I think now we are at a point where we can approach the question from a TCS perspective, especially from the perspective of the theory of programming languages: Would it be possible to, e.g., re-design Java so that none of these run-time checks are necessary, without losing any of the safety nets, and without putting any significant additional burden on the programmer?

• You cannot hope to remove all such checks, but certainly you can remove very many with good language design. For example, Java should not have a null object, and that would immediately remove some checks. Feb 20 '12 at 22:33
• Removing all checks is equivalent to the halting problem. ;) Feb 21 '12 at 12:28
• @AndrejBauer: Forgive a theoretician and programmer who is ignorant of, but interested in, PL theory. What would be the standard PL theory wisdom of how to re-engineer Java to not have null? Would it be to have the ability to check if a variable has been assigned a value? Something else? May 27 '15 at 4:59
• When a variable is declared it must be initialized. Instead of null introduce option types and make sure with good syntax than whenever anyone uses a value of option type they check both possibilities (undefined and defined). May 27 '15 at 6:13

I think that the gap between the performance of two programming languages highly depends on the type of the problem/algorithm and how you measure such "performance".

The introductory paragraph of the "The Computer Language Benchmarks Game" page is clarifying:

... When the facts are about the performance of programs, the particular way each program does a task matters a lot. Obviously when programs implement different algorithms that difference may itself be enough to explain any difference in program performance. Less obviously, even when the same program is measured with different implementations of the same programming language, the particular way that program does the task may work better with one of the language implementations than the other - but slight changes to the program might reverse that performance difference. So there has to be some flexibility allowed in the way programs implement the same algorithm, and the tasks are kept simple enough for you to check the program source code. When the facts are about a wide range of different programming languages even more flexibility has to be allowed in the way programs implement the same algorithm - after all, the point of using a different language is for the different approach that language provides. ...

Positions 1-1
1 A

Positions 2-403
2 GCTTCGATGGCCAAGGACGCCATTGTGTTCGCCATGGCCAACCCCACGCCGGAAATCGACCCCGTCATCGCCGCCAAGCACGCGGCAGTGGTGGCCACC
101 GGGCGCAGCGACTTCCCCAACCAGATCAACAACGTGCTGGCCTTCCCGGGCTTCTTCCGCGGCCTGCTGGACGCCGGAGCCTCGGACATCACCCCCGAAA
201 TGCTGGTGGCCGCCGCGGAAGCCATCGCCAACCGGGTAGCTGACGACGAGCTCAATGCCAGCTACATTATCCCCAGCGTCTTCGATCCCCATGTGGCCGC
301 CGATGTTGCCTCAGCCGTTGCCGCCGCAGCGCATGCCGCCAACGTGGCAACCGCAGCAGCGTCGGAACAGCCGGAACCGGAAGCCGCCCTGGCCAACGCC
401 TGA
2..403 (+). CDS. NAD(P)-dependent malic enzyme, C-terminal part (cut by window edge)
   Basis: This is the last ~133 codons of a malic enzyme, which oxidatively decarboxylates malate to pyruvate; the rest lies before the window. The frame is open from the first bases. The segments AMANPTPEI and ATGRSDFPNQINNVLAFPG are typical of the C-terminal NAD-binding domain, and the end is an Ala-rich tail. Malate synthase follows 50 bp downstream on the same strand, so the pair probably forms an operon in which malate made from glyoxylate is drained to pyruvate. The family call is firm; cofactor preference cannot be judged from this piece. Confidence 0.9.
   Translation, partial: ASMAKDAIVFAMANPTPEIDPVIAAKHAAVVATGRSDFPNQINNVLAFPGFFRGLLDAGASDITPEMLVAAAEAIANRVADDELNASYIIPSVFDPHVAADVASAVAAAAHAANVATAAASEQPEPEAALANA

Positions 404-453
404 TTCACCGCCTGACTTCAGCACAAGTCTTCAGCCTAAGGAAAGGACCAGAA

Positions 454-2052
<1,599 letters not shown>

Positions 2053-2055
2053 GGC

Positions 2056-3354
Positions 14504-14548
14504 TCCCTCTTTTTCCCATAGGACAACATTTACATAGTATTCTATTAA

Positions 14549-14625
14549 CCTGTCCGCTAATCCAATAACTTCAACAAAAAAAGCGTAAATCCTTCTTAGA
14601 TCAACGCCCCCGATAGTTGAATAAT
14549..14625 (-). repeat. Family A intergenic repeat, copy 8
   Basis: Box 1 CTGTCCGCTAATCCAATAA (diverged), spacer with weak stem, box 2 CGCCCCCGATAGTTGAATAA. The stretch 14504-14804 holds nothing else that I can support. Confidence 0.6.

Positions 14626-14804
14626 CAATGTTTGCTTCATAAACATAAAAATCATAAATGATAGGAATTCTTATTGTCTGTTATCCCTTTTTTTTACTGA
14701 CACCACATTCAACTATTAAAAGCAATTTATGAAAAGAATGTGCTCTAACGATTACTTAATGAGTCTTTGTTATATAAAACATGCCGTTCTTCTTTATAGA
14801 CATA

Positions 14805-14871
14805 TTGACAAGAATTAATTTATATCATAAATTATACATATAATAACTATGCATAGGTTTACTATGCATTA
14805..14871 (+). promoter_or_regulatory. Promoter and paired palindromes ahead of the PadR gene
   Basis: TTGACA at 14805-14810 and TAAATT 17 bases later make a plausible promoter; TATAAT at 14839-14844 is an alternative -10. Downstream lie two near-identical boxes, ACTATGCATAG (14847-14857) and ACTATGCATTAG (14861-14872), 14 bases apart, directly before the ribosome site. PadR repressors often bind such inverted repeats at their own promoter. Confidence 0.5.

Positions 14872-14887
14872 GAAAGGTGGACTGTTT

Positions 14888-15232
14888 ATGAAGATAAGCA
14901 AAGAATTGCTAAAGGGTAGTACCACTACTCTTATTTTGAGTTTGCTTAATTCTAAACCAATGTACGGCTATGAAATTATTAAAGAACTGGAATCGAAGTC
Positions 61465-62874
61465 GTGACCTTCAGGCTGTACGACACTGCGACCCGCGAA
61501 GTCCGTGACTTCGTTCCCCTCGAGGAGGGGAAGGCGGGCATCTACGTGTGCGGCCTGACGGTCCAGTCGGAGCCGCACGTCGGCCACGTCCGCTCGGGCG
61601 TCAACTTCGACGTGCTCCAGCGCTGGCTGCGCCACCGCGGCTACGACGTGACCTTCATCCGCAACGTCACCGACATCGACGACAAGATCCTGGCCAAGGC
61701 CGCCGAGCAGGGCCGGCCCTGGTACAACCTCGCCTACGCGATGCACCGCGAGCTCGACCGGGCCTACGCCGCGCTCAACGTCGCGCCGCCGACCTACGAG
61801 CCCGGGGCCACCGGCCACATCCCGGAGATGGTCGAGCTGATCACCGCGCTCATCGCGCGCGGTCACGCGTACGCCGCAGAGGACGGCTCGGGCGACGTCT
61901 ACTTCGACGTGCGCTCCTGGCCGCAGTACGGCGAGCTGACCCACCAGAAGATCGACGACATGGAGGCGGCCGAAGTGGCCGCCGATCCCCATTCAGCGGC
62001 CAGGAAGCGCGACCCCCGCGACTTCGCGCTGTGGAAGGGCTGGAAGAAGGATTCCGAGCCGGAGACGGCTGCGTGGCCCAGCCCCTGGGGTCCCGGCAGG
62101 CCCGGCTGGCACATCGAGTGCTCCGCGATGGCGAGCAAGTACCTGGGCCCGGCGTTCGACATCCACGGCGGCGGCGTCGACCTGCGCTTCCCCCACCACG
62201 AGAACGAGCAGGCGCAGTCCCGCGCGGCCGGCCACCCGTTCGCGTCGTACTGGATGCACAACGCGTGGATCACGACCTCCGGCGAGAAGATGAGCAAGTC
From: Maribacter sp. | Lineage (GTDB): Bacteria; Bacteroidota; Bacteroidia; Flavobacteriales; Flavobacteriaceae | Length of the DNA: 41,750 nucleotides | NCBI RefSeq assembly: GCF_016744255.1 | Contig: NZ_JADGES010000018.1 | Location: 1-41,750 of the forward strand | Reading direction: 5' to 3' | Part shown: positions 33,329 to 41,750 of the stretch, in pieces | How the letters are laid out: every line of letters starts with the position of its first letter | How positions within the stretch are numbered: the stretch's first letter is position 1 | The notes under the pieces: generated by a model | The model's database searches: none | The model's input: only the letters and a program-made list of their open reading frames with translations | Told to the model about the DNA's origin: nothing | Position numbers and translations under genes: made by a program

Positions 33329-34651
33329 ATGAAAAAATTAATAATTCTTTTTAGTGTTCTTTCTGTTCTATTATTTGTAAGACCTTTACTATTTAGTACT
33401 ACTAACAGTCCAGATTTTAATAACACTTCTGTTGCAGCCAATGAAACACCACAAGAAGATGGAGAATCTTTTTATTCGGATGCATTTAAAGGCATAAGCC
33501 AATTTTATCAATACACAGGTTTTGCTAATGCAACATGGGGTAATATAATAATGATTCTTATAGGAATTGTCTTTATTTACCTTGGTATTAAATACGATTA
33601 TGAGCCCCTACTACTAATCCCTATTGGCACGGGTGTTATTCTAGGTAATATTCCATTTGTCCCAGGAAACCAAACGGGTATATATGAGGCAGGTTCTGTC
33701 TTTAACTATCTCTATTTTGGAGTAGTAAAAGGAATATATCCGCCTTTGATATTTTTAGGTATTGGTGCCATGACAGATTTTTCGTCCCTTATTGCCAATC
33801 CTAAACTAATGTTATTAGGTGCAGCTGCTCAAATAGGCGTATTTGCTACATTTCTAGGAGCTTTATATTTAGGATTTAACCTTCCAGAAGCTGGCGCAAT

For example, if you look at the The Computer Language Benchmarks Game, you can see that a gap often occurs between a compiled and an interpreted language, but it is not always true: in the regex-dna test, javascript performs better ... but only because it has a powerful and "native" support for regular-expressions. It is also clear that the gap between Java and C++ has greatly reduced thanks to its JIT compilation.

The theory says that different programming languages lead to execution times that differ only by a constant factor ... and the speedup theorem for Turing Machines says that constant factors are meaningless; but some efforts have been done to study computability and complexity from a programming-language point of view and the results are a little bit different.

See for example: Computational Complexity via Programming Languages: Constant Factors Do Matter (A. M. Ben-Amram and Neil D. Jones)

... Using the programming language described in this paper we prove a series of hierarchy theorems ... The main theorem, for deterministic time, states that for time-constructible functions $T(n)$, there is a constant $b$ such that more decision problems can be solved in time $bT(n)$ than in time $T(n)$ ...

• Ben-Amram and Jones' paper is available here and here. Feb 20 '12 at 14:53